CONTROVERSIAL plans to merge two faith schools and keep them operating on separate sites have been scrapped.
Denbighshire Council Cabinet members unanimously voted in favour of developing a single new faith school in the north of the county, replacing St Brigid’s, Denbigh, and Blessed Edward Jones, Rhyl.
The plans act as a revised approach to the second phase of proposals for a single faith school in the county, rather than continuing with phase one, which was to amalgamate the two schools, which are based 12 miles apart, into a new school under the same headteacher.
Mohammed Mehmet, chief executive of Denbighshire Council, said: “What we have is two of the poorest schools in the county.
“The capital expenditure to bring them up to date would be prohibitive.
"They would remain small schools and I couldn’t justify that on the basis of demographics and finances.”
Councillor Eryl Williams, cabinet lead member for education, said: "Throughout this process, the council has maintained that it is not viable to keep things as they are.
"We, along with our co promoters in the Church in Wales and Catholic Diocese, re-affirm that our vision is to see one, state of the art faith school to serve the communities of Denbighshire and provide for families who wish to see their children educated within a faith-based setting."
More than 1200 people responded to the original merger proposals on the two site option, which saw parents, teachers and residents voice concerns over the location of the new school and operating as a single school over two sites prior to any agreement to a new school.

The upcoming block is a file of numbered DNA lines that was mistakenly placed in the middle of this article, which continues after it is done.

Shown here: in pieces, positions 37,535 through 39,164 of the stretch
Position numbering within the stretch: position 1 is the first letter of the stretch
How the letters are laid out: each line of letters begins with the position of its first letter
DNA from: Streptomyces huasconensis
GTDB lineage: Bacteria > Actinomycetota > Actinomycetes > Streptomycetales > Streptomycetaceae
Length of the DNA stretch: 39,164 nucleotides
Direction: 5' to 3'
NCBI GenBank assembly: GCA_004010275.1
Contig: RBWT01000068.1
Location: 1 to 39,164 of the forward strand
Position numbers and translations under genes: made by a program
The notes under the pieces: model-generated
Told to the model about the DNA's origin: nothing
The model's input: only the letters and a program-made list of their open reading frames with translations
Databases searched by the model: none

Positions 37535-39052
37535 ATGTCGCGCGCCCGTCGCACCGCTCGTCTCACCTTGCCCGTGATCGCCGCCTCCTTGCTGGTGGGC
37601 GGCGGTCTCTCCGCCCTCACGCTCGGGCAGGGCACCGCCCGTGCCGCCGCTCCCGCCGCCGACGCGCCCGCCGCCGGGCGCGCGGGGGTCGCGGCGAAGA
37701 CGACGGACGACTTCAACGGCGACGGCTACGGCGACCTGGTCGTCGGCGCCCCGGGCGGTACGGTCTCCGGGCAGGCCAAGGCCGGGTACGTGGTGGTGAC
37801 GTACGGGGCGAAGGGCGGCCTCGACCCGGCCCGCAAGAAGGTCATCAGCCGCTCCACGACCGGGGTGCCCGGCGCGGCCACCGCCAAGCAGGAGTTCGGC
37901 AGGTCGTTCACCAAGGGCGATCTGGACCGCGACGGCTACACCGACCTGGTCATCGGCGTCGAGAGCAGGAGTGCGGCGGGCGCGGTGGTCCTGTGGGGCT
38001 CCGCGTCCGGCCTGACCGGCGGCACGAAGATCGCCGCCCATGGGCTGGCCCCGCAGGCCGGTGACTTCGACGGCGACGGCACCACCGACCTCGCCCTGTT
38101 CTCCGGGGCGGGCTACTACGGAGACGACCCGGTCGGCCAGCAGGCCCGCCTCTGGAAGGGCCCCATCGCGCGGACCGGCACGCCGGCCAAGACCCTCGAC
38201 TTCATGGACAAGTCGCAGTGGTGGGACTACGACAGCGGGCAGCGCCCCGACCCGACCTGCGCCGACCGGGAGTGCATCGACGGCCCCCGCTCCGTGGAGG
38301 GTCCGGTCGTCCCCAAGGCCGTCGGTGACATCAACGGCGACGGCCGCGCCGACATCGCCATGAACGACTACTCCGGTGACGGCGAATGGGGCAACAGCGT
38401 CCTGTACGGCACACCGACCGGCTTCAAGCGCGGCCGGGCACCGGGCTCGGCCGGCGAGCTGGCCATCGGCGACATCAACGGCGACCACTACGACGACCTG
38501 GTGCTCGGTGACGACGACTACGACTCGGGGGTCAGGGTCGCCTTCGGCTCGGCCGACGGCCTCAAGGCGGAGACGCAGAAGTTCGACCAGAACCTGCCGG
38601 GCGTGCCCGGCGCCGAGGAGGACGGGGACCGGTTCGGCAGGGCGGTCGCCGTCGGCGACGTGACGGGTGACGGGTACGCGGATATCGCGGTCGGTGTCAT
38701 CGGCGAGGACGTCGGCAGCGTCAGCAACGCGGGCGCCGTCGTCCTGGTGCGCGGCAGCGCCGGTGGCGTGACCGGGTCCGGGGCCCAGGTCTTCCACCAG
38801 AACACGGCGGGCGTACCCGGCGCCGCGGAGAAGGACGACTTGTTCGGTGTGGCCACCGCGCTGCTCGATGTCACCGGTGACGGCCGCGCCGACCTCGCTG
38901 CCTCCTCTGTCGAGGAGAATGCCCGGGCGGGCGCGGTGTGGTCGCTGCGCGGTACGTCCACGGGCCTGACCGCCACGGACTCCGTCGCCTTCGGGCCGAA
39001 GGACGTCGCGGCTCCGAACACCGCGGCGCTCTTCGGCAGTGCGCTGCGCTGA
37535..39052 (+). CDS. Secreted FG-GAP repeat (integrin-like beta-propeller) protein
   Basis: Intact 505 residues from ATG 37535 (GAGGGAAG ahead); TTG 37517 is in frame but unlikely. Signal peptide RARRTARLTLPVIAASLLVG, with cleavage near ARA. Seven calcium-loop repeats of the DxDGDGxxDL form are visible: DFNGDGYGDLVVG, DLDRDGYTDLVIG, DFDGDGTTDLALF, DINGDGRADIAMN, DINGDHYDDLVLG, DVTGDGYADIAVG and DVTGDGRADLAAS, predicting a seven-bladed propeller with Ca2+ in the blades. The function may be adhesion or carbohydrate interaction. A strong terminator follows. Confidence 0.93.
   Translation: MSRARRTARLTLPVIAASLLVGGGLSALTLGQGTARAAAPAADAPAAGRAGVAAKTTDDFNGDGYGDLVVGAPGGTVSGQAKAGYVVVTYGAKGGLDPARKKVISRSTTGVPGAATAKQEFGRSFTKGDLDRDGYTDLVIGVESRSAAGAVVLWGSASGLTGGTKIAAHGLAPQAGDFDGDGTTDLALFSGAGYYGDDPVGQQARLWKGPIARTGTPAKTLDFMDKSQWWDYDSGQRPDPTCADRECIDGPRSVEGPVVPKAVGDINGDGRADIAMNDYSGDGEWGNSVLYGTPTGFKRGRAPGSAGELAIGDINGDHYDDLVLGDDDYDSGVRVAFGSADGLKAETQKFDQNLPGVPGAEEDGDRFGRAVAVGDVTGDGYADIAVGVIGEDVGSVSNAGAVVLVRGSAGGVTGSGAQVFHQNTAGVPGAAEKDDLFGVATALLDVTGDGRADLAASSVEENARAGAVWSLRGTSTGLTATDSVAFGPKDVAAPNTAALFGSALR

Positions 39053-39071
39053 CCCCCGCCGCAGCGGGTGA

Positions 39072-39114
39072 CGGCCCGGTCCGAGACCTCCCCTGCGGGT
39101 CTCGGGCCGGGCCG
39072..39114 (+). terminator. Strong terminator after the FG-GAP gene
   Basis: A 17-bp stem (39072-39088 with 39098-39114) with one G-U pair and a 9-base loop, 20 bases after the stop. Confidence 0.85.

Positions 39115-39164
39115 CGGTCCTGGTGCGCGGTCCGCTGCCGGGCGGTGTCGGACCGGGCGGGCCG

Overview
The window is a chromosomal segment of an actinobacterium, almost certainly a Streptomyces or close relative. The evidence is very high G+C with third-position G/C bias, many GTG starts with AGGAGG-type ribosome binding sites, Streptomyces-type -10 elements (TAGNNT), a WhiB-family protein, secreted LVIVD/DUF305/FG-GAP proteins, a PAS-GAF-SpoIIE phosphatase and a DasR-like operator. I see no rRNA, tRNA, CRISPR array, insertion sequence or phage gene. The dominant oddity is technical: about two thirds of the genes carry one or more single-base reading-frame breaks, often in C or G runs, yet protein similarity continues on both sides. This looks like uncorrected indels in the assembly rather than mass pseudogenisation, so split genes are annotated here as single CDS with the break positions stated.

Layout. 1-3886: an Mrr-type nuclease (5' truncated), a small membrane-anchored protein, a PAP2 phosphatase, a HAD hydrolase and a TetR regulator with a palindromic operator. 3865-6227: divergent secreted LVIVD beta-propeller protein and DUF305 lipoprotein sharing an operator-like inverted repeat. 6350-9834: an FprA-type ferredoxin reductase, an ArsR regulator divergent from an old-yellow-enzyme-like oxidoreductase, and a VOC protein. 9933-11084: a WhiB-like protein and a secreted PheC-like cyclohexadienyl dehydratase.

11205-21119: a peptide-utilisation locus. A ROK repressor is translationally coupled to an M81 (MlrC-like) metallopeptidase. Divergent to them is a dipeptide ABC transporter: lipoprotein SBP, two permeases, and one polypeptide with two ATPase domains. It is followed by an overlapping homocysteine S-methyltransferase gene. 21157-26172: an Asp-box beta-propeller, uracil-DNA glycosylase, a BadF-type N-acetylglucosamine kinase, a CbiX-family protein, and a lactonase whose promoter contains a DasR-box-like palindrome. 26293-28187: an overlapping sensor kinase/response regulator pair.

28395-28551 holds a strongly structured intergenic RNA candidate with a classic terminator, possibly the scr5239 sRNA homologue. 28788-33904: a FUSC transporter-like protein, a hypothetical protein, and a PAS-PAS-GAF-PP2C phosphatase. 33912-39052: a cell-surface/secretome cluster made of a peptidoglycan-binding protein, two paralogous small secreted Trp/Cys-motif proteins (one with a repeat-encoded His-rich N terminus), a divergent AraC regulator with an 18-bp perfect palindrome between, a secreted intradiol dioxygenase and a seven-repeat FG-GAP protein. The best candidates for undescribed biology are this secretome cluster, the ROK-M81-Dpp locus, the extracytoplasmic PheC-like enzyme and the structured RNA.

The next phase of the consultation will focus on the age range and the location of the school, which could now open in September 2018 - one year earlier than planned.
Cllr Margaret McCarroll spoke positively about the outcome of the meeting.
She said: “It is important parents have the choice to chose faith base education. I am very pleased that it may be built one year ahead of plans and we are more confident that it will be built in Rhyl. We have identified four or five potential sites for the new build.
“We have still got an amount to do, but it seems that we all have the same objectives; to give children a chance and move the town forward. We have always supported parental choice.”
Cllr Brian Blakeley, a member a the Have Faith in Rhyl group, added: “99% of the kids come from the area. The feeling is, that if the school isn’t built in the area, then parents that haven’t got a great deal of money, will struggle with transport costs and their children may have to go to Rhyl High - despite the parent’s wanting to have faith based education.
“The meeting was positive and there was a brilliant turn out. I will continue to work with my constituents over faith based education for people in Rhyl.
“I feel strongly about the issue and we, as in councillors, will support the build which will hopefully be in Rhyl.”